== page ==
TSA held a press conference this morning to release a Notice of Proposed Rule Making (NPRM) for rail security regulations. The complete draft regs are available at this link, and will be open for comment for the next 60 days. The press release describes the major measures within the regs:
The proposed rule is part of a package of new security measures that will require freight rail carriers to ensure 100 percent positive hand-off of Toxic Inhalation Hazard (TIH) materials, establish security protocols for custody transfers of TIH rail cars in the high threat urban areas, and appoint a rail security coordinator to share information with the federal government, as well as formalizing the Transportation Security Administrationâ€™s (TSA) freight and passenger rail inspection authority.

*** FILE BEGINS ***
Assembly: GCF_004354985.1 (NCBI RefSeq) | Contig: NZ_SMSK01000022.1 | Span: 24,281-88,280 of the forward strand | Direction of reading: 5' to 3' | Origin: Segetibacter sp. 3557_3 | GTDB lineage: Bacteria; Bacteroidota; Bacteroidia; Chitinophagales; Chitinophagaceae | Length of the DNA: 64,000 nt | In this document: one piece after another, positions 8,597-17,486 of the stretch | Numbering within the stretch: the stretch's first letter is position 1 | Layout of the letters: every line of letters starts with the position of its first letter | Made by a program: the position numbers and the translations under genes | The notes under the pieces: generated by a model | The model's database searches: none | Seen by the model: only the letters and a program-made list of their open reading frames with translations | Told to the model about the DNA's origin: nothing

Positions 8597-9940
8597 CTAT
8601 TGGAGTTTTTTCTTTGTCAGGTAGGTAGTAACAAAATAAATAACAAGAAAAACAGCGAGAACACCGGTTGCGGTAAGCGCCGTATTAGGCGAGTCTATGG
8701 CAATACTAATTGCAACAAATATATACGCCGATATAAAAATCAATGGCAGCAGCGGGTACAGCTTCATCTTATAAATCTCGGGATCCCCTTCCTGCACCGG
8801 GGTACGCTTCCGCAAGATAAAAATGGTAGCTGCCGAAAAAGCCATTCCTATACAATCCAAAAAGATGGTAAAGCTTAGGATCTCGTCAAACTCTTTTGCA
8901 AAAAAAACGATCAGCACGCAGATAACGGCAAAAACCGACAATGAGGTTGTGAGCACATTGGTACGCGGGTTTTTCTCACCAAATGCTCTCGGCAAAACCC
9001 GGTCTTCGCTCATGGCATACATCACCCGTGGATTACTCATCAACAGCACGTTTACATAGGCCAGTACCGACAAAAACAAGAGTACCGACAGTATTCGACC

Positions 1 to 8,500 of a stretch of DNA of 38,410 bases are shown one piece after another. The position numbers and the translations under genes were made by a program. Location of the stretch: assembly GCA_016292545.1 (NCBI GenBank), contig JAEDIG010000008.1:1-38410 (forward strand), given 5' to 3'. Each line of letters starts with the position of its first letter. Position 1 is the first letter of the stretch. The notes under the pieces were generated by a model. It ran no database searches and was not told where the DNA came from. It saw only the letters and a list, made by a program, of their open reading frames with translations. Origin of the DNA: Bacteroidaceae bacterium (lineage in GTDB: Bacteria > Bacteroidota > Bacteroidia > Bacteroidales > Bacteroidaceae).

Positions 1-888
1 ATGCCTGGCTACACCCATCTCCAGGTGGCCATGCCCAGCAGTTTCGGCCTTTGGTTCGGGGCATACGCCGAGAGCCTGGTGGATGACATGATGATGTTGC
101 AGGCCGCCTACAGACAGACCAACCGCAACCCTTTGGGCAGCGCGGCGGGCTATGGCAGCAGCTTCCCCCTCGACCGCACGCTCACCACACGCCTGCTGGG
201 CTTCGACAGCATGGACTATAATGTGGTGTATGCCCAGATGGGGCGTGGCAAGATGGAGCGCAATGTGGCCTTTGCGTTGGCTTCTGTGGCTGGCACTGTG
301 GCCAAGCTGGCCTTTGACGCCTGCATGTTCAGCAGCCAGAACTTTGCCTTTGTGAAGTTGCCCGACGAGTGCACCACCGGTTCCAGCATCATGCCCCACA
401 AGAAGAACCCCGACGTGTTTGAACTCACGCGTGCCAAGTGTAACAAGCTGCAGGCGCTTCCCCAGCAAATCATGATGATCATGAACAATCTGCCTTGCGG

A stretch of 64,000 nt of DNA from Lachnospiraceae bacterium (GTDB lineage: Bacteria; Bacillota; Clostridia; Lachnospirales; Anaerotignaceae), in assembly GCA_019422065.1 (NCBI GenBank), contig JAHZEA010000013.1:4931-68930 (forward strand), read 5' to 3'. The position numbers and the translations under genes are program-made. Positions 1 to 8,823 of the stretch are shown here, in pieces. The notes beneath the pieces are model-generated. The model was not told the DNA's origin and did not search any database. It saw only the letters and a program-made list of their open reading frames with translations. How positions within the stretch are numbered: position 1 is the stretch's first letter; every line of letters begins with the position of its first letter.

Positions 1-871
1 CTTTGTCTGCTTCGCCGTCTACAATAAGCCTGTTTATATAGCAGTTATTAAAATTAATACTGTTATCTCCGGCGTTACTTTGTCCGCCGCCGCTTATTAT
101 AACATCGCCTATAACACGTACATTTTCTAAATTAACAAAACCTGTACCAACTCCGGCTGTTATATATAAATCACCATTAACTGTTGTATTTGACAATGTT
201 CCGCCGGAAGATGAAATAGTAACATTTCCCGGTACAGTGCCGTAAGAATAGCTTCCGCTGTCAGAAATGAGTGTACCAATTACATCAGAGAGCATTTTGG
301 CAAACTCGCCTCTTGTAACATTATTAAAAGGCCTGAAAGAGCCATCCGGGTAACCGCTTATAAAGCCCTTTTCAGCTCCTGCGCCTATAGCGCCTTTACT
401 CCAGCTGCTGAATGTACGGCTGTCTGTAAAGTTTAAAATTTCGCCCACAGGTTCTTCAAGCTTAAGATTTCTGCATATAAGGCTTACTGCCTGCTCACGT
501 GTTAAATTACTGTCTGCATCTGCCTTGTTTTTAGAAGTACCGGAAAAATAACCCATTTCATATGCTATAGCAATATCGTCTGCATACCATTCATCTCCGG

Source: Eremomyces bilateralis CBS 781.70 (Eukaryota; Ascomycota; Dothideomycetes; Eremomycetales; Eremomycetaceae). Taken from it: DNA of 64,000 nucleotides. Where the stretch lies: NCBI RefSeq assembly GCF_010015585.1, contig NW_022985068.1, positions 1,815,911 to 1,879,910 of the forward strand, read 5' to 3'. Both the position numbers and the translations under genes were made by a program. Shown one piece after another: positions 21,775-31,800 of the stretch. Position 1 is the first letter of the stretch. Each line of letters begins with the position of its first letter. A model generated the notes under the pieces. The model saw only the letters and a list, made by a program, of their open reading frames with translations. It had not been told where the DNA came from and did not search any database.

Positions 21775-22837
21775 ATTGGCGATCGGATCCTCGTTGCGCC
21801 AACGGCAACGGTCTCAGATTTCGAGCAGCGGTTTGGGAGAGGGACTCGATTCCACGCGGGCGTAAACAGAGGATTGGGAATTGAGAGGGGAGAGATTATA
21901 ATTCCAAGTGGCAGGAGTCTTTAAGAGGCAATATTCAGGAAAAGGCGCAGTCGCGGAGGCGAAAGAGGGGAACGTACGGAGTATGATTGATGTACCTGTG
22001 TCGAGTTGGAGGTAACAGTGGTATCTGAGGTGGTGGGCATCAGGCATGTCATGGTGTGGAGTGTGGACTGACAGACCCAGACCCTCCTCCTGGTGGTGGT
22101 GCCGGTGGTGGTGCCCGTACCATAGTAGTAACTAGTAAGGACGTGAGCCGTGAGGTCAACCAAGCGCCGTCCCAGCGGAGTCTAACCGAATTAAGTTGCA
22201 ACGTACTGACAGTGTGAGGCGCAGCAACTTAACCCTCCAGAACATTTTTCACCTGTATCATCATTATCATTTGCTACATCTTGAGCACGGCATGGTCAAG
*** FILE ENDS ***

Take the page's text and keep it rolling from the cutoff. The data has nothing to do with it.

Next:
At first glance, the portions of the NPRM that deal with hazardous materials on freight rail look solid; this is a high-risk segment of the broader rail environment, and safeguards on the security and chain of custody of hazmat rail cars is needed, going beyond what has generally been a relatively solid effort to date by the freight rail industry. But the NPRM essentially punts the ball on the topic of passenger rail, beyond establishing some vague reporting requirements. While it’s true that passenger rail security is inherently difficult in comparison with aviation security, given the open nature of rail and transit systems, I would have expected more of a discussion of these passenger issues in the regs.